Three-dimensional conformal therapy versus standard radiation therapy in localized carcinoma of prostate: An update

Carlos A. Perez, Jeff M. Michalski, David Mansur, Mary Ann Lockett

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14 Scopus citations


This study updates technical principles and results of 3-dimensional conformal radiation therapy (3D-CRT) in localized carcinoma of the prostate. Between January 1992 and December 1999, 312 patients were treated with 3D-CRT and 135 patients were treated with bilateral arcs standard radiation therapy (SRT) alone for clinical stage T1b-c or T2 histologically confirmed prostate cancer. None of these patients received hormonal therapy. Mean follow-up for patients in the 3D-CRT group was 3.2 years (range, 2-5.9 years) and for SRT patients, 4.7 years (range, 4-7 years). For 3D-CRT, 7 intersecting fields were used (cerrobend blocking or multileaf collimation) to deliver 68-74 Gy to the prostate. Standard radiation therapy consisted of bilateral 120° rotational arcs, with portals using 2-cm margins around the prostate to deliver 68-70 Gy to the prostate. The criterion for chemical disease-free survival was a postirradiation prostate-specific antigen (PSA) value following the American Society for Therapeutic Radiology and Oncology guidelines. Symptoms during treatment were quantitated weekly, and late effects were assessed every 4-6 months. Dose-volume histograms showed a two-thirds reduction with 3D-CRT in normal bladder or rectum receiving ≥ 70 Gy with 3D-CRT. Higher 5-year chemical disease-free survival was observed with 3D-CRT (75% for T1b-c and 79% for T2 tumors) compared with SRT (61% and 65%, P = 0.01 and P = 0.12, respectively). There was no statistically significant difference in chemical disease-free survival in patients with Gleason score of ≤ 4 (P = 0.85), but, with Gleason score of 5-7, the 5-year survival rates were 83% with 3D-CRT and 59% with SRT (P ≤ 0.01). In 245 patients with pretreatment PSA of ≤ 10 ng/mL treated with 3D-CRT, the chemical disease-free rate was 80% versus 72% in 98 patients treated with SRT (P = 0.21). In patients with PSA of 10.1-20 ng/mL, the chemical disease-free survival rate for 50 patients treated with 3D-CRT was 71% compared with 43% for 20 patients treated with SRT (P = 0.02). The corresponding values were 59% and 16%, respectively, for patients with PSA levels > 20 ng/mL (P = 0.09). On multivariate analysis, the most important prognostic factors for chemical failure were pretreatment PSA (P = 0.004), nadir PSA (P = 0.001), and 3D-CRT technique (P = 0.012). Moderate dysuria was reported by 2%-5% of patients treated with 3D-CRT in contrast to 6%-9% of patients treated with SRT. The incidence of moderate loose stools or diarrhea, usually after the fourth week of treatment, was 3%-5% in the 3D-CRT patients and 8%-19% in the SRT group. Late intestinal grade 2 morbidity (proctitis or rectal bleeding) was 1% in the 3D-CRT group in contrast to 7% in SRT patients. The 3D-CRT spares more normal tissues, yields higher chemical disease-free survival, and results in less treatment morbidity than SRT in treatment of stage T1-T2 prostate cancer. Follow-up at ≥ 10 years is needed to confirm these observations.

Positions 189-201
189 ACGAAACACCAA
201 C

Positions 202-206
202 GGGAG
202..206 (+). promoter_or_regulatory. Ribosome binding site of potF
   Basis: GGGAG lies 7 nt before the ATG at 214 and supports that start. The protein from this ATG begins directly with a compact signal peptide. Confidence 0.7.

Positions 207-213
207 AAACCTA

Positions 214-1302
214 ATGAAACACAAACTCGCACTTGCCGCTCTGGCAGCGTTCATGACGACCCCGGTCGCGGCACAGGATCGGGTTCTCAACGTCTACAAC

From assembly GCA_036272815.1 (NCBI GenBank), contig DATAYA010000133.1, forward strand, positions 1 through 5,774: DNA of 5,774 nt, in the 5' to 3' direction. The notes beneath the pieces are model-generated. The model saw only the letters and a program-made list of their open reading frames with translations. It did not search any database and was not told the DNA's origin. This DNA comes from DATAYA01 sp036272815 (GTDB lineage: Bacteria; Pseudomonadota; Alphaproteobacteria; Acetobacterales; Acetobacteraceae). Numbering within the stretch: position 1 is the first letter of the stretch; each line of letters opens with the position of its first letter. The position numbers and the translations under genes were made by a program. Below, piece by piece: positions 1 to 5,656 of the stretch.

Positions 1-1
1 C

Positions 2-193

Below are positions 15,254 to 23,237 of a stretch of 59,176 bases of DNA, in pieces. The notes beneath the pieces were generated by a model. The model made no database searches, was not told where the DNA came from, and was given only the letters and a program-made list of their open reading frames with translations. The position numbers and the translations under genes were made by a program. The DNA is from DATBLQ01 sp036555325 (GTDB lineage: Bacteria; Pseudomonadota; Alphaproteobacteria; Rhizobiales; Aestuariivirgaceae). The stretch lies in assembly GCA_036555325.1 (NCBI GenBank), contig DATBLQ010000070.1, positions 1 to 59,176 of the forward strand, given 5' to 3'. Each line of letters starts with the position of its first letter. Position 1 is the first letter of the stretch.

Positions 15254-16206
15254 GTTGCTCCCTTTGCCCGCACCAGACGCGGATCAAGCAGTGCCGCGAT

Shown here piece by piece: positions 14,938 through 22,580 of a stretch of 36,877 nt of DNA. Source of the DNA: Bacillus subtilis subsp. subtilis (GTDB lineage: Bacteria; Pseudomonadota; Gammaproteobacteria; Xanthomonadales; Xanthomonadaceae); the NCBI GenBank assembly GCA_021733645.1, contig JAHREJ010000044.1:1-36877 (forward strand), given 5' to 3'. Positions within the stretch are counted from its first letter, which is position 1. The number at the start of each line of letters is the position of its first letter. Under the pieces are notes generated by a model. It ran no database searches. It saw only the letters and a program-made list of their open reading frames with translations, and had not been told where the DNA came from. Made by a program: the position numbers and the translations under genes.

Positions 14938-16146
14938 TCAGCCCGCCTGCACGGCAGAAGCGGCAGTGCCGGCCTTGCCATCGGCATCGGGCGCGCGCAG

Original languageEnglish
Pages (from-to)97-104
Number of pages8
JournalClinical Prostate Cancer
Issue number2
StatePublished - Sep 2002


  • Dysuria
  • Gleason Score
  • Pelvic irradiation
  • Prostate carcinoma
  • Prostate-specific antigen
  • Radiation therapy
  • Treatment outcome


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